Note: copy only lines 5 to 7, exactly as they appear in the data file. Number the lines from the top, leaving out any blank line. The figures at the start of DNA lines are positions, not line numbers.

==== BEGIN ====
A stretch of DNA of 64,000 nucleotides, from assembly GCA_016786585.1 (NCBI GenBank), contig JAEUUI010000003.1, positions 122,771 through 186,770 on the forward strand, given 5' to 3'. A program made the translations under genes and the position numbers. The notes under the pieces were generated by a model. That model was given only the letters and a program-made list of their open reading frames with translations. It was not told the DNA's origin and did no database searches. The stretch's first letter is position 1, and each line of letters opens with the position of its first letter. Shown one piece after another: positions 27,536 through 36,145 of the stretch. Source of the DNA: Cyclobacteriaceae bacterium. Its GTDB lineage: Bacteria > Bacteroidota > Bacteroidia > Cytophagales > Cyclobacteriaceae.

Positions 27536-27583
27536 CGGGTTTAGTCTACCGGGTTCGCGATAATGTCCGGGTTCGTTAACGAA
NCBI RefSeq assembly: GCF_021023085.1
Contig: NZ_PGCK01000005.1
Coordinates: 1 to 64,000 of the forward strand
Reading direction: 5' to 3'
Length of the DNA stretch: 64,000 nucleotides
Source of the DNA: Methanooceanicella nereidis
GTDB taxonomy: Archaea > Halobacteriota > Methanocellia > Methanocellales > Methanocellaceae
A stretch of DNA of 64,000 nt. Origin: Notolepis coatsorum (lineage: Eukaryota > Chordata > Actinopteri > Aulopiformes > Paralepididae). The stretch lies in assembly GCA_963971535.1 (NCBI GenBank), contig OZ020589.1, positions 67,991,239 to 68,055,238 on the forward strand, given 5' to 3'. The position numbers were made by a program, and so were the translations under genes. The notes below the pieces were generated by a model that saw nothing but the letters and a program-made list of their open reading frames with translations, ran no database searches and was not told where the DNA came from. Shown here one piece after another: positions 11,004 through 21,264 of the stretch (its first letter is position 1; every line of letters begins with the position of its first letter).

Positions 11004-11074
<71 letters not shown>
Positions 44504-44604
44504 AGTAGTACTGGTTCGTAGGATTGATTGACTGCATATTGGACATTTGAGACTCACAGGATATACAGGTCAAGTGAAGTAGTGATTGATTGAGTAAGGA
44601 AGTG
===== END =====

Contig: NZ_PGCK01000005.1
Coordinates: 1 to 64,000 of the forward strand
Reading direction: 5' to 3'